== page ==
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UNF researcher demonstrates importance of oysters in keeping local waters clean

Two UNF students examining the sand and looking for sea life at a local beachDr. Nicole Dix, University of North Florida biology researcher, has published a study that shows the importance of oysters for keeping local waters clean.

The results suggested that oyster reefs populating the Guana Tolomato Matanzas National Estuarine Research Reserve (GTMNERR) in St. Johns County play an important role in water quality by filtering about 60% of the estuary’s volume within its residence time.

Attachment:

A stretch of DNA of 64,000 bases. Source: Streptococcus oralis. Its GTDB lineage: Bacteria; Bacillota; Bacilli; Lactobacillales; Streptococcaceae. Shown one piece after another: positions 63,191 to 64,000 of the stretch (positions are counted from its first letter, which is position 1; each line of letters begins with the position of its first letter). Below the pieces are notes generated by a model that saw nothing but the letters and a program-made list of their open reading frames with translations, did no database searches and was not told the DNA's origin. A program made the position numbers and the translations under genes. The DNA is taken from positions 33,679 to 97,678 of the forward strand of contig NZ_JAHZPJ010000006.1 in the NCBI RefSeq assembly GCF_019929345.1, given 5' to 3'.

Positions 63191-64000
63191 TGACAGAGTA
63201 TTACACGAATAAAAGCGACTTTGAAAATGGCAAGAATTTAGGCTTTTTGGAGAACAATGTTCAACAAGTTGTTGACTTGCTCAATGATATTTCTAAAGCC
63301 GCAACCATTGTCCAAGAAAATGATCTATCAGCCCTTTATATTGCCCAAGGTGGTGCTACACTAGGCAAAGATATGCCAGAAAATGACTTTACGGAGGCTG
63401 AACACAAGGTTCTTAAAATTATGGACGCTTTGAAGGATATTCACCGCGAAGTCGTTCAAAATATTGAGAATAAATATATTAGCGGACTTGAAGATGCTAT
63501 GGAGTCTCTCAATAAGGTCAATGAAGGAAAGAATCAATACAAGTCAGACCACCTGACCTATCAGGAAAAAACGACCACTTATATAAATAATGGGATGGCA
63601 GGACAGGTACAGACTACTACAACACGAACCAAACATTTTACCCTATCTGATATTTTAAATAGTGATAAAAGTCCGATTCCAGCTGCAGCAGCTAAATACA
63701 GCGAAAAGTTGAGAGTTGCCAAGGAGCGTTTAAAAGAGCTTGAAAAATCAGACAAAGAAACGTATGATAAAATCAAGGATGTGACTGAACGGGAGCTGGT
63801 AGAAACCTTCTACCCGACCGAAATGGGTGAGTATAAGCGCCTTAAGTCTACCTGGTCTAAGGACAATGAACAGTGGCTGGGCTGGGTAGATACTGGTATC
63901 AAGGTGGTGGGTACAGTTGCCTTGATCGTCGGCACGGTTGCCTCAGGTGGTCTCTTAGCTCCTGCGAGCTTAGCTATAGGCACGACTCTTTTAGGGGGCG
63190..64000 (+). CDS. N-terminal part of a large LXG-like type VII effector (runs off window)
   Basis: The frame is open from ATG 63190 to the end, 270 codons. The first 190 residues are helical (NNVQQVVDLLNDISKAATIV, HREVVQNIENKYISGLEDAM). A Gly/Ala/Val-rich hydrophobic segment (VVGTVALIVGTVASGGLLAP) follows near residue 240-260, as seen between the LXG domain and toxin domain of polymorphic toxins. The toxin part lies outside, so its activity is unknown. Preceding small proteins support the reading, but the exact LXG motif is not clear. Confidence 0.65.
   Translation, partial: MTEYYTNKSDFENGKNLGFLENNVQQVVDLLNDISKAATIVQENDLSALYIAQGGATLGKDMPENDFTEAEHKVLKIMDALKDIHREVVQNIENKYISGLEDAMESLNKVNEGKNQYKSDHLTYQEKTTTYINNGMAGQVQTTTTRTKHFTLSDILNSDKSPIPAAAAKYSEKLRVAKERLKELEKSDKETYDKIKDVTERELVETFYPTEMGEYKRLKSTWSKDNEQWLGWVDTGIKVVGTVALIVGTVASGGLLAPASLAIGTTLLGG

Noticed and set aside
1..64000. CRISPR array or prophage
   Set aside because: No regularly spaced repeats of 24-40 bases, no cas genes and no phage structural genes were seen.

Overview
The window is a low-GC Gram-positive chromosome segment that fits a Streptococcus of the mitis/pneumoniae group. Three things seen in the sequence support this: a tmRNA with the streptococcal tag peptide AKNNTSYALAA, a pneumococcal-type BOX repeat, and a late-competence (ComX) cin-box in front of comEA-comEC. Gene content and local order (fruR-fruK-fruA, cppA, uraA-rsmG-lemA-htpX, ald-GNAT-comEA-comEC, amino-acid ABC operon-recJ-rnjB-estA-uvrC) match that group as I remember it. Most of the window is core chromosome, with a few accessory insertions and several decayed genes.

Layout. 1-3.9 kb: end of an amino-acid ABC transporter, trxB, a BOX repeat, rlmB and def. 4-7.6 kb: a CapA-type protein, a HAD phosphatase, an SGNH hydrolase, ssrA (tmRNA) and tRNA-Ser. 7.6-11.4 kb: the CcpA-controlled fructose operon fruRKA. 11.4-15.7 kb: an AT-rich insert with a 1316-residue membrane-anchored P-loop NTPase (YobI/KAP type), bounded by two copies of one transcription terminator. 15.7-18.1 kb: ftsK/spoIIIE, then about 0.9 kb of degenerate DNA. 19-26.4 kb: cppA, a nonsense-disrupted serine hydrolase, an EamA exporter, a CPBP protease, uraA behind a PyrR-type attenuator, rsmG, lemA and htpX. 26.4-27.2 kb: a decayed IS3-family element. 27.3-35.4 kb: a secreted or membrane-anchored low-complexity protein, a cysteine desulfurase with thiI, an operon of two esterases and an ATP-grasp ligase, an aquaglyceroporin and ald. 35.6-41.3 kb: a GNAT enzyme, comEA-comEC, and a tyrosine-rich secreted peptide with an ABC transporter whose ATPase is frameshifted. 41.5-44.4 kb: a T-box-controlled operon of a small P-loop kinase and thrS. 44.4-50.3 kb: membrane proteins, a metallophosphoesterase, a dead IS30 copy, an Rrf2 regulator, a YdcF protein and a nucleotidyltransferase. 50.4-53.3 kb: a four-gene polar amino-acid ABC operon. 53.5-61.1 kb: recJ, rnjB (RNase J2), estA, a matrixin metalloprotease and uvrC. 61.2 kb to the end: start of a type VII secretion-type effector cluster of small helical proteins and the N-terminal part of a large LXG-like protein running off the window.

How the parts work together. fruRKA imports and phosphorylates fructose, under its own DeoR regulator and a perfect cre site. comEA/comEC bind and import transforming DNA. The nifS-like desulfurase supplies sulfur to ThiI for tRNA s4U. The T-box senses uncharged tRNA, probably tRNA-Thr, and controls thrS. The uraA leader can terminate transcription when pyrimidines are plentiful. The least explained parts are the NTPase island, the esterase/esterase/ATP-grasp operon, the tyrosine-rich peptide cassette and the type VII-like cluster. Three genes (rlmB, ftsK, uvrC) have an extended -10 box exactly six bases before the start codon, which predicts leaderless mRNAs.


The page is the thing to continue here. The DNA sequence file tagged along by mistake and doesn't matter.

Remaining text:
The GTMNERR is a well-flushed estuary characterized as having an extraordinarily high abundance of oysters that resembles the populations described by Euro-American settlers. Dense populations of oysters, such as those found in GTM, have long been believed to play an important role in water filtration, but this is the first study where research teams had access to such robust population data (collected by GTMNERR) to parametrize their models.

The results of Dix’s study provide clear and actionable information for the benefits of oysters in filtering waters, management of these oyster populations and conservation of their ecosystem services.

Read the full study on “Beyond Residence Time: Quantifying Factors that Drive the Spatially Explicit Filtration Services of an Abundant Native Oyster Population” in Estuaries and Coasts.